Topic – Peoples of the Subarctic

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Peoples of the Subarctic

The Subarctic peoples lived on the largest territory of any group of First Nations peoples. The area where they lived stretched over most of northern Canada, from Yukon to Newfoundland. This group included the Gwich’in (Kutchin), Innu, Montagnais, Naskapi, Yellowknife nations and more. Life was hard for these peoples because of the long, harsh winters. Most of these First Nations moved around following the migrating animals.

Home on the Move

Bark-covered wigwam, homes for some Subarctic peoples

The peoples across this wide area created many different kinds of buildings for their homes. But all had similarities: they were small, and they were quick to set up and take down, so they could be moved easily.

Some Subarctic peoples lived in tipis. In the north where few trees grow and wood is scarce, the supports that formed the cone shape might be whale bones. Other groups lived in wigwams, which were domes formed from curved poles and covered with bark, brush, or hides.

Peoples of the Subarctic also lived in lean-tos. These are triangle-shaped buildings topped by a sharply angled roof. A pole or whalebone was lashed between two trees and shorter poles were leaned against it to make a frame. Animal hides or brush-covered the frame to keep the lean-to warm.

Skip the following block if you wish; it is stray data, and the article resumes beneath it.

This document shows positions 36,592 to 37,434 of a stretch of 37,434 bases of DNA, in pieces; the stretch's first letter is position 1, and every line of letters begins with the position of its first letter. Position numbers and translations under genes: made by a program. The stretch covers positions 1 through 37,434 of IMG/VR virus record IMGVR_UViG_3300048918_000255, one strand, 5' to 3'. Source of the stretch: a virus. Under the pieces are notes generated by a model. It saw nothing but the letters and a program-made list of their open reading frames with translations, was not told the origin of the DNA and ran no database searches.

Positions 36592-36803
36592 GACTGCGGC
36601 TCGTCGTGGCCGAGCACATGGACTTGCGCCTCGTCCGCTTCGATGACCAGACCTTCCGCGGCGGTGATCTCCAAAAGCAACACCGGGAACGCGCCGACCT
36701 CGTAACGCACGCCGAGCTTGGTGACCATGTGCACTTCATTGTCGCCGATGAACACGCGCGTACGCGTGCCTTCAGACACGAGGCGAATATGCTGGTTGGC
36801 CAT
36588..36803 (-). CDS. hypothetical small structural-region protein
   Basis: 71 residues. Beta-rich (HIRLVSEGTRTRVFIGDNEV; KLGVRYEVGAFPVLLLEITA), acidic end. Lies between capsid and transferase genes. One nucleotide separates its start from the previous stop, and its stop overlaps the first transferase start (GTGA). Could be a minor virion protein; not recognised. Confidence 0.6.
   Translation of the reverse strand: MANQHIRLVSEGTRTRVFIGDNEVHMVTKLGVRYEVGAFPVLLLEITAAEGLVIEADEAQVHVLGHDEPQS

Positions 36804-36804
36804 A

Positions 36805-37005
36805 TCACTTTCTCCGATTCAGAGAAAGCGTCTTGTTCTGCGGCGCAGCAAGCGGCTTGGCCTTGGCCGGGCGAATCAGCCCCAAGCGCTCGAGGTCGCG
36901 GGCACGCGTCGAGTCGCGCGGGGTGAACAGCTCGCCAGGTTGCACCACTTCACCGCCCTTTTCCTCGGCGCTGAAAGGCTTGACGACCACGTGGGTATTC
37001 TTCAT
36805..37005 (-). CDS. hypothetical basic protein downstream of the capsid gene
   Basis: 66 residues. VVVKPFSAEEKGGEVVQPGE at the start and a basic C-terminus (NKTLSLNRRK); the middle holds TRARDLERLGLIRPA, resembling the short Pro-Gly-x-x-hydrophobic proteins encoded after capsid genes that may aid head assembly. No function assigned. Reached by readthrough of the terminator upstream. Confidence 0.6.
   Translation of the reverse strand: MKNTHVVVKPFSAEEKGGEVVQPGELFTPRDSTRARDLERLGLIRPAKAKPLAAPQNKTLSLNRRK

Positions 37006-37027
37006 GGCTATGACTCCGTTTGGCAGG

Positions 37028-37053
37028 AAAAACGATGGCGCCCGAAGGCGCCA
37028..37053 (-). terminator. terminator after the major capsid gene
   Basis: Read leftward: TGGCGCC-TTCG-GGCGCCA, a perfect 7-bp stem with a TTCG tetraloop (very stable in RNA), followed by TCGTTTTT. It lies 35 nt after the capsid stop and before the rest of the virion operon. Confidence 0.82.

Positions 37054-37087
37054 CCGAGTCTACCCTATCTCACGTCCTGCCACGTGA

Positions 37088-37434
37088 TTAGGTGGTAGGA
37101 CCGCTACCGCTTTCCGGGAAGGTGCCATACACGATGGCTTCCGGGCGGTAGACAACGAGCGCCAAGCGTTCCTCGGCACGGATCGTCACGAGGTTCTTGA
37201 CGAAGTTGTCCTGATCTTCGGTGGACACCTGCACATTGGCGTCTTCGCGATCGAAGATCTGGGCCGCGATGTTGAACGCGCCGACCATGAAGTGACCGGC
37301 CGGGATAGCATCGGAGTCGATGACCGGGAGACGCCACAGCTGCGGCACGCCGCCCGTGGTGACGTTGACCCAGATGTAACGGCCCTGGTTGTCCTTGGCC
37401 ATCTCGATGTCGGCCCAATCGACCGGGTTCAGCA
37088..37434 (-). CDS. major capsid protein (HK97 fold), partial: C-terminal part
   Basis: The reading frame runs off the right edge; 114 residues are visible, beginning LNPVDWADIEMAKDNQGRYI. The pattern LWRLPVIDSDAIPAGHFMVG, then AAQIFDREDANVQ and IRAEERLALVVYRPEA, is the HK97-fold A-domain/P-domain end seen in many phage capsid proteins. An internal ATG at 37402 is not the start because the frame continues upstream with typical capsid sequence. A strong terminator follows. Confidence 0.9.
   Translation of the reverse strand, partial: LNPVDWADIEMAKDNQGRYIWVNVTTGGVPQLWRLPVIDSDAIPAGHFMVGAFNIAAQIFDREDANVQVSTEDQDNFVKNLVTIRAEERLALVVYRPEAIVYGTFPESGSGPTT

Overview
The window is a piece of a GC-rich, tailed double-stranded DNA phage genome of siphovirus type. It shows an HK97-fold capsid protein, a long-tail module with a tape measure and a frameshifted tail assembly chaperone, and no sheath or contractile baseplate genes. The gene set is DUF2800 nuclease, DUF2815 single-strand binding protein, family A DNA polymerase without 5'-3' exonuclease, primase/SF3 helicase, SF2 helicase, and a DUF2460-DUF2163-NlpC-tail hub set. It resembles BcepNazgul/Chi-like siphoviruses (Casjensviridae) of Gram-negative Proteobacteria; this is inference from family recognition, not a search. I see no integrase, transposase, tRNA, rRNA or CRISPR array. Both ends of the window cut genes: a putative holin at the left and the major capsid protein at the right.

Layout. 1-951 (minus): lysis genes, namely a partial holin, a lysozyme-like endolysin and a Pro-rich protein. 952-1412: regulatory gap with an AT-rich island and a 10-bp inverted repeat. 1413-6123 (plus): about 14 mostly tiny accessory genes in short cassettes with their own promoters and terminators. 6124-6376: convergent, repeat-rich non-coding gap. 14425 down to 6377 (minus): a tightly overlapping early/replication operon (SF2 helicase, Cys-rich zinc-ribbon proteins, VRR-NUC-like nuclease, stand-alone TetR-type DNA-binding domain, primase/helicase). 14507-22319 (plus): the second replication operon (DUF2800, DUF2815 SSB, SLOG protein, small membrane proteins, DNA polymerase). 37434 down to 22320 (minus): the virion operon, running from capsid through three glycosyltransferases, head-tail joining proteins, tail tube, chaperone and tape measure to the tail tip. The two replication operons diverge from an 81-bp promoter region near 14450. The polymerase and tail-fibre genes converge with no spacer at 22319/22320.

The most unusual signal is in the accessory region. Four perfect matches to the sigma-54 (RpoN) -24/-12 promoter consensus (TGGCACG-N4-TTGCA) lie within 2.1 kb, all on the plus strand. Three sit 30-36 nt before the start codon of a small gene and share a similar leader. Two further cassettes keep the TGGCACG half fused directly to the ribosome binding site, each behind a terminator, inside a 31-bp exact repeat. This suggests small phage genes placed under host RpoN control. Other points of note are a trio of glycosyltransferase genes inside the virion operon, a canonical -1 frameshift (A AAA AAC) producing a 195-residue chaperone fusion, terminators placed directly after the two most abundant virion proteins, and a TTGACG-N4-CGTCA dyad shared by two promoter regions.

Other Subarctic peoples lived in homes called ridgepole lodges. These buildings had upright poles in the centre of the front and back, with longer poles stretched between them. Poles were leaned against these long poles from both sides, then covered with bark or skins.

Getting Around

How a tumpline was used

The Subarctic peoples’ survival depended on their being able to walk long distances in search of food. To transport heavy loads, they used a tumpline to lighten the heavy pack. A tumpline was a piece of cloth or animal hide that a hunter fastened around a load, then around his forehead to support the weight of the pack. Later, dogs were used to pull loads.

In summer, these peoples canoed the rivers and lakes. In winter, they wore snowshoes and used toboggans to move heavy loads.

Moose and Pike

Image of a moose

Bear, caribou, and moose were some of the animals the men of the Subarctic hunted. They used bows and arrows, as well as traps and corrals. 

Women set snares, preserved meat, and cleaned hides. It was also the women who fished, using hooks, nets, or spears to catch lake trout, pike, whitefish, and more. As well, the women picked berries, dandelions, moss, and other plants.

Animal Spirits

Hand drum. Photo credit to Wikimedia Commons

Many of the nations in the Subarctic believed in spirit beings and animal spirits. They told stories about Raven, who could be both a hero and a trickster. Children were taught how important it is to have good relations with the spirits of animals and with nature since it was believed these could affect people’s well-being.

In late summer, some groups held ceremonies to celebrate the harvest. Many of the nations sang songs, often accompanied by the beat of a hand drum (a drum played with the bare hand, rather than a drumstick).

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